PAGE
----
What is a functional rhinoplasty?
Functional rhinoplasty, sometimes known as septoplasty, is the operation of the nose designed to correct functional aspects of the nose. In contrast, a standard rhinoplasty is focused on improving the appearance of the nose. An operation to both improve the nose’s appearance and its function is known as a septorhinoplasty.
A functional rhinoplasty can be done under local or general anaesthesia, depending on the area to be treated.
Why is a functional rhinoplasty performed?
A functional rhinoplasty aims to restore breathing through the nose which may be resulting in sleep apnoea, pressure headaches, or a reduced sense of smell. This may be due to structural problems such as:
- trauma to the nose
- collapsed airways
- defects from birth
A functional rhinoplasty is also carried out in patients whose blockage is caused by inflammation of the sinuses or an upper airway infection, where their breathing has not been improved through conservative treatment.
What happens during functional rhinoplasty?
There are different kinds of functional rhinoplasty depending on what is causing the problem. A surgeon may need to operate on:
- the septum – the bone and cartilage that divides your nose into two halves. Surgery may involve realigning the septum.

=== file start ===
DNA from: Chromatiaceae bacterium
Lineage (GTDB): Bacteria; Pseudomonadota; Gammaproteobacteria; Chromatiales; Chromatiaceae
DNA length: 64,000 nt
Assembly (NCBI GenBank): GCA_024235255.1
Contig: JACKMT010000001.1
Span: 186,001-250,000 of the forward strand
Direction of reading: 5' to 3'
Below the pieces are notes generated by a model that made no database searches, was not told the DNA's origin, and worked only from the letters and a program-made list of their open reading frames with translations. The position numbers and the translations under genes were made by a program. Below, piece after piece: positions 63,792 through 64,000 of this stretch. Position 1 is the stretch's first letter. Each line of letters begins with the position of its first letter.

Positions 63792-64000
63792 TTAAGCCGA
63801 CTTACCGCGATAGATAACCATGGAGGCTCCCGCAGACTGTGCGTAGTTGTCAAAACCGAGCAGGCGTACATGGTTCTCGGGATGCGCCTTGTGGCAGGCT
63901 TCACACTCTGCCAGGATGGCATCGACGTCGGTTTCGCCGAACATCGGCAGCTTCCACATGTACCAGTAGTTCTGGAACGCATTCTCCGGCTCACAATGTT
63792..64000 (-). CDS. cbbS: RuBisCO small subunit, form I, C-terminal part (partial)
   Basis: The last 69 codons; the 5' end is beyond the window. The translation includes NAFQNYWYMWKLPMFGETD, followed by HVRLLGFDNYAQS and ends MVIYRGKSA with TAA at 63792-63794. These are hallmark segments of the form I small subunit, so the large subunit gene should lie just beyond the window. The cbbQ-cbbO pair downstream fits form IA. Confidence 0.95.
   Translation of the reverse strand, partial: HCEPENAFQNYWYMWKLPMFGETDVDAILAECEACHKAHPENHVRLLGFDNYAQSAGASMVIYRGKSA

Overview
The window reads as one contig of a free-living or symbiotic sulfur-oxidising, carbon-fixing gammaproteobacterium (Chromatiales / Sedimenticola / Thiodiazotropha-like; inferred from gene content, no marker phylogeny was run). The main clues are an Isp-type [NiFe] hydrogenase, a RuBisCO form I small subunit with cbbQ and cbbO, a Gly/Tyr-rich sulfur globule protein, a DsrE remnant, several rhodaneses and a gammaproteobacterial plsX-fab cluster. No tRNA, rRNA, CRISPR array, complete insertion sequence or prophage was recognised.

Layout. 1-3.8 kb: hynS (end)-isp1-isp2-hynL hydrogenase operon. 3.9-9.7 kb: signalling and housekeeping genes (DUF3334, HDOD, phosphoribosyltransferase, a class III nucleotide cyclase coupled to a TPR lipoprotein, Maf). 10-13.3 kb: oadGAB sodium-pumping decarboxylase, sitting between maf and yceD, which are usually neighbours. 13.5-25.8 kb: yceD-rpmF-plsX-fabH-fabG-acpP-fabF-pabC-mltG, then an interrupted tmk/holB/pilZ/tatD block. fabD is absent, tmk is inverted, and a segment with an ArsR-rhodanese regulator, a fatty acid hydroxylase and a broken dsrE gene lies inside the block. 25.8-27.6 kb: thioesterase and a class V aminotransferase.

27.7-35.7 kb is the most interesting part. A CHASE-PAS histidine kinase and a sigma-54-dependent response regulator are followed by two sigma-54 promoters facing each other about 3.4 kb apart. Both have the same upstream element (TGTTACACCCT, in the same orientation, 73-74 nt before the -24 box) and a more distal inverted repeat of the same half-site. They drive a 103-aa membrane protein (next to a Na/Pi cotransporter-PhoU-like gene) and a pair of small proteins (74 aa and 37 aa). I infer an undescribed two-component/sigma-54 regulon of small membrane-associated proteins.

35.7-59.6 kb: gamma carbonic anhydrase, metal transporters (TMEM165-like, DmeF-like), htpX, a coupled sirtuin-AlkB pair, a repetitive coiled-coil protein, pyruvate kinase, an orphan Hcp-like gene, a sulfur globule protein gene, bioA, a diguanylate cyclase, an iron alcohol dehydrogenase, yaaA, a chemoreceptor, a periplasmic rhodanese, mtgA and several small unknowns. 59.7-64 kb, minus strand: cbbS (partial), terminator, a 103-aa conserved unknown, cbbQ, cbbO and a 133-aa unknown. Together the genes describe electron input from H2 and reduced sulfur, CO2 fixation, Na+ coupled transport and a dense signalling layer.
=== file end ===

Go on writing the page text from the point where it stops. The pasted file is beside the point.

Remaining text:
- the nasal valves – surgery may involve keeping these open using grafts
- the turbinates – bones located in the nose, which may need reducing.
Preparing for functional rhinoplasty
Before surgery, you will meet with the specialist to inform them about your medical history and about any medication, herbs or drugs without a prescription you is taking. You may have to stop taking any drug that makes it hard for blood to clot. You will not be able to eat or drink anything from the midnight on the night before surgery.
After the operation you will usually be able to go home the same day. The doctor can cover both sides of the nose with cotton or fluffy materials to prevent nosebleeds. Normally, these plugs are removed after a day or a day and a half. Swelling and drainage may appear for a few days at the beginning, and you may be prescribed painkillers to take in the weeks after the operation.